Giro d'Italia: Kruijswijk animates on the road to Campitello Matese

LottoNL-Jumbo rider to continue trying for stage wins

The first summit finish of the Giro d'Italia witnessed a hungry Steven Kruijswijk (LottoNL-Jumbo) as he attacked his breakaway companions on the ascent to Campitello Matese, sensing the stage victory was waiting for him at the top of the 13km climb. Kruijswijk, who won the Arctic Race of Norway last year, was riding solo to victory until the final two kilomtres as he was reined in by Sébastien Reichenbach (IAM Cycling) and eventual stage winner Beñat Intxausti (Movistar) as the Dutchman begun to pay for his efforts and eventually crossed the line in 25th place, 2:03 minutes later.

"I decided to attack on the first long climb of the day," Kruijswijk explained. "I was planning to try something today and I was feeling good. Behind me, a chasing group full of good climbers arose, but they didn't work together so well. That's why I chose to hold my own pace."

"I had to push as hard as I could to have a chance," Kruijswijk added. "I was hoping that they were going to fall apart behind me, but I broke! That's a pity, but I thought that this was the way for me to win a stage. And I wasn't far off in the end. I know that reaching the top ten in the general classification is almost impossible and that's why I want to attack and try to grab a stage victory. I feel that I'm good enough for that and I'm going to try it another time, next week, for sure."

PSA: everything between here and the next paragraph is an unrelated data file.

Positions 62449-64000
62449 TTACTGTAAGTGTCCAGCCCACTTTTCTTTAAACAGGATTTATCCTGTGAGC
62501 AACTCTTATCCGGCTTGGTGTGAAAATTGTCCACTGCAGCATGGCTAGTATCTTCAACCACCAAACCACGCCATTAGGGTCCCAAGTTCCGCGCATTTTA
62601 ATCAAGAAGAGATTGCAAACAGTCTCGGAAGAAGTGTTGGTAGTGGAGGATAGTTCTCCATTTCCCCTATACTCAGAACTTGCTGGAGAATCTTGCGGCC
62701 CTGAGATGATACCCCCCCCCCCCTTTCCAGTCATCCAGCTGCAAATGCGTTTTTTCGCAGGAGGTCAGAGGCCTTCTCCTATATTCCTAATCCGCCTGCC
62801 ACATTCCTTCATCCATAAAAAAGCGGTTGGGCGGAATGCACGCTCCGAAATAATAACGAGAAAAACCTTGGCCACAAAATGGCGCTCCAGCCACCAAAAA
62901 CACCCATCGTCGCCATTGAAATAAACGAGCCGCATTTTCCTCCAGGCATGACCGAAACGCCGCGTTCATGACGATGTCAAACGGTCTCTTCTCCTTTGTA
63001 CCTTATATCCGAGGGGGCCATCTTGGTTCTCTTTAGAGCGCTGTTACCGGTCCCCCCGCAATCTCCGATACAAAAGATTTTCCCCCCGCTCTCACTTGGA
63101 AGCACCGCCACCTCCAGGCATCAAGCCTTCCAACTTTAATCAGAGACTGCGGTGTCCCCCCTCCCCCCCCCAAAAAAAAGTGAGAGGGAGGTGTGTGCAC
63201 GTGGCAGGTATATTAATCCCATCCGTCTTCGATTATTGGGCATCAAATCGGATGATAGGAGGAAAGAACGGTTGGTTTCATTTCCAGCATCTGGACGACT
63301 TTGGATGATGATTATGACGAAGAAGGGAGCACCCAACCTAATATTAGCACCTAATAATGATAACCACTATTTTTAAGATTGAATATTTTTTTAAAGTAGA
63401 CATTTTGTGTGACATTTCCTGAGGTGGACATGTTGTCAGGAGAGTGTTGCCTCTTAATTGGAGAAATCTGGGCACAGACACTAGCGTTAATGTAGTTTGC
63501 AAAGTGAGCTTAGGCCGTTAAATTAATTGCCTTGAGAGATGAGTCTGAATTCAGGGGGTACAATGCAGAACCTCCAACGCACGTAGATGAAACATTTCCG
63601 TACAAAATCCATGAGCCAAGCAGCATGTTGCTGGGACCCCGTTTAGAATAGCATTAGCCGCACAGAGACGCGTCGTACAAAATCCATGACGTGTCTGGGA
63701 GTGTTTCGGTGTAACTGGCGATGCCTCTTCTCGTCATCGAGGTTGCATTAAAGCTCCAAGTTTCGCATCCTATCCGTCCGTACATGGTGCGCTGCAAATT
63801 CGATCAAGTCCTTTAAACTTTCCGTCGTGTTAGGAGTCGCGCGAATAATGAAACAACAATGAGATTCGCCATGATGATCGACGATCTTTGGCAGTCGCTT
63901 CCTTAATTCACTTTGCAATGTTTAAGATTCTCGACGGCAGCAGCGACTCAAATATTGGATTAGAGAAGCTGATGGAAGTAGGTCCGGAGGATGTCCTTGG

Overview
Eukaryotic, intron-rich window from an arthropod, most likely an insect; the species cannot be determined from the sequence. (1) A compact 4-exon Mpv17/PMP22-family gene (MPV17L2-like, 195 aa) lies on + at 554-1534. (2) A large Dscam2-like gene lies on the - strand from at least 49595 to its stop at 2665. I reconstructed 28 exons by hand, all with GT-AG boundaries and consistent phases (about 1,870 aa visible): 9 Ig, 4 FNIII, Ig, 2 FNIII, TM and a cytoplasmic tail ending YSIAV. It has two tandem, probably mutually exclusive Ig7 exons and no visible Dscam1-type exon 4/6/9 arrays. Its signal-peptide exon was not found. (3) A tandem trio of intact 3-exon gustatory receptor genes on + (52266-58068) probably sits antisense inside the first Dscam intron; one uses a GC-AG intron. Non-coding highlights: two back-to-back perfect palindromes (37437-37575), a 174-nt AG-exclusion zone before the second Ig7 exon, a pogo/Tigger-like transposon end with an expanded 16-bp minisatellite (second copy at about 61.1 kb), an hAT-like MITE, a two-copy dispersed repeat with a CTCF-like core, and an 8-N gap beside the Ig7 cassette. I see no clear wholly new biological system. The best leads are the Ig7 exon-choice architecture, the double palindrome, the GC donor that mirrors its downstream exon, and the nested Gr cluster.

LottoNL-Jumbo's sport director Jan Boven explained that he was offering Kruijswijk as much encouragement as possible from the team car, hoping to will the 26-year-old on to a maiden grand tour stage win.

"It was restless behind Steven," Boven said. "We chose to wait for a chasing group on the descent. He hoped that together they would get more space, but they didn't, unfortunately. At that moment, we knew that Steven had to ride an uphill time trial to the finish on Capitello Matese. He gave his maximum."

Boven added that today's ninth stage would be too soon for Kruijswijk to repeat his efforts but nominated his team to infiltrate the breakaway and look for a second win of the season.

"Martijn Keizer can do it this time, possibly," Boven said. "It's going to be a hard stage again. Don't underestimate the mountains on Sunday's profile. The main overall riders will decide if a breakaway has a chance to make it or not. Today they rode very aggressively. It's unpredictable, but we are going to try it another time, anyway."

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